In the comments to last week’s column, Querying the Real Minds Behind the Artificial Minds…, Kevin Dill tossed out some things that have been on his mind lately that he would be interested in asking a gathering of top AI developers.. One of his ideas was something that I have actually seen before, yet I haven’t really seen a lot of discussion on the subject. He asked:
“How can we move from finding the shortest path to finding the best path? What does ‘best’ mean? For a dog? For a soldier?”
I find it strange to think that this hasn’t been hashed out more given that pathfinding is so completely ubiquitous in games and, despite that ubiquity, is something keeps garnering significant space in tomes of AI knowledge and learning. That is, while pathfinding may be “solved”, it is by no means “perfected.” How does the saying go…? “Five minutes to learn — a lifetime to master?”
However, what Kevin brought up was not fishing for how to “perfect” pathfinding in the objective sense. He was asking a more ephemeral question. How to “perfect” pathfinding in the subjective sense. Christer Ericson of RealtimeCollisionDetection.net recently touched on this problem in a blog post where he suggested that the extra clock cycles we burn to find the exact shortest path are perhaps a waste of time on what amounts to diminishing returns. He pointed out:
“…much too much effort is spent in games in finding the shortest paths! There is a near obsession with admissible heuristics, which is completely misguided! Who the heck cares about the shortest path?! In our everyday lives we rarely, if ever, take a shortest path. Instead, we often optimize for search effort, taking a path we’re familiar with (which we’ve chunked or otherwise memorized so as to require no search). Well, the same applies to games and the A* algorithm.”
Interestingly, I think Christer’s point solves Kevin’s question to an extent. In the search for extra clock cycles, Christer made the point that people are rarely perfectly efficient… and that’s what makes us look like… well… us. It would also be what makes a dog look like a dog, as Kevin asked for. A soldier is going to move a bit differently through an environment than is a layman. A tourist is going to move slightly differently than a businessman. Someone unfamiliar with their surroundings is going to path a bit different than someone on mental autopilot. Someone suspicious or frightened of the unknown will move differently than someone who is confident… or for that matter, differently than someone to be suspicious of. Some of the above can be accounted for with animation, of course. However, there is a layer of subtlety that can be achieved with the pathfinding itself.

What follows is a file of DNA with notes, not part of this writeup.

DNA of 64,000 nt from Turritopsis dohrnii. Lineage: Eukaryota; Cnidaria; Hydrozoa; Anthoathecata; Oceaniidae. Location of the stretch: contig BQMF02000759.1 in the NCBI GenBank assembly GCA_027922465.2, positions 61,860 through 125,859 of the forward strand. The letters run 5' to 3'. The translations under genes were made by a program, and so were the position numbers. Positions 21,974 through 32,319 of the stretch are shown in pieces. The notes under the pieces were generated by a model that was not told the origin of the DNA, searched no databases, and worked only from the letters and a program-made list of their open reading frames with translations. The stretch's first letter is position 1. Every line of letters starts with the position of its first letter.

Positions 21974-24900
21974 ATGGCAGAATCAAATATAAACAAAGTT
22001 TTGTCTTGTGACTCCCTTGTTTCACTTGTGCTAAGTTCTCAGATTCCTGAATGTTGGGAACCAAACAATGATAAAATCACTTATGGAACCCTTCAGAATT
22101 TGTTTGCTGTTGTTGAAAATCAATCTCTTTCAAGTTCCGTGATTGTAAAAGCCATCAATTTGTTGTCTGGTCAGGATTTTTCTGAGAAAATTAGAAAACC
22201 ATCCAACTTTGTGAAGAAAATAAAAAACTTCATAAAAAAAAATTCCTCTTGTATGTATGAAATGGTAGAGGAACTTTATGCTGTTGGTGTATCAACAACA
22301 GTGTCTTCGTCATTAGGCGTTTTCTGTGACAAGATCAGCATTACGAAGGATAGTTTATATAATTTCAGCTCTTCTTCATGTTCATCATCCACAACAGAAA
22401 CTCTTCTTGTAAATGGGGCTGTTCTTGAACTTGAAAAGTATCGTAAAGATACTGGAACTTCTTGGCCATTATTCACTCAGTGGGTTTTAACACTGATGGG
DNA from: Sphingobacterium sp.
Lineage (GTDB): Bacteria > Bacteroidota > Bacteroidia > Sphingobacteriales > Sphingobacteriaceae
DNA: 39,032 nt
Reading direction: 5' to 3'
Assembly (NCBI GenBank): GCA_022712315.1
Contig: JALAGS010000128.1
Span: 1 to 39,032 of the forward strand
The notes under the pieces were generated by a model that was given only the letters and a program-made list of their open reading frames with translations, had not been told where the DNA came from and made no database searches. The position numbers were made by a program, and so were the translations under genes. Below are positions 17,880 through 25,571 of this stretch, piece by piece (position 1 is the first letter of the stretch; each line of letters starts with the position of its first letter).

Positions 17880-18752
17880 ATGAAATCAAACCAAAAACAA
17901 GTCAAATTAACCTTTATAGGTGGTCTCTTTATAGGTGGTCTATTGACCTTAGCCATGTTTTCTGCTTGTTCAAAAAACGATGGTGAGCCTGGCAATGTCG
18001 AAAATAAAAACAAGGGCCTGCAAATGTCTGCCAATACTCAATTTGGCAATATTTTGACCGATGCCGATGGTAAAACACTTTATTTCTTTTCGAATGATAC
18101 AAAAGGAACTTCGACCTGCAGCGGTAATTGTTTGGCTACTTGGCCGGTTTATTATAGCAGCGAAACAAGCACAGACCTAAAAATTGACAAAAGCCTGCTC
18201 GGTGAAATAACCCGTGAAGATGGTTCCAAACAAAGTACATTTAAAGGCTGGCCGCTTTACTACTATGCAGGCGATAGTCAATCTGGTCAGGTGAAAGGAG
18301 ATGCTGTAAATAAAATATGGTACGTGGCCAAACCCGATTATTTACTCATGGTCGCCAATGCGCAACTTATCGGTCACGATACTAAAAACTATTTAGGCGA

So I guess I want to co-opt Kevin’s comment from last week and ask you folks a series of questions:
First, is there any benefit computationally to not calculating the best path and simply settling for something that looks “good enough?”
Second, is there any benefit from a design standpoint to going out of our way to intentionally tweak paths for different characters — or even types of characters?
Third, in doing number two… what sort of features — from a design standpoint — would this “best path” entail?
Fourth, in doing number two… what sort of challenges — from a technical standpoint — would this approach create?
(Of course, a conversation around that may amount to a whole new Pathfinding section in the next AI Game Programming Wisdom book!)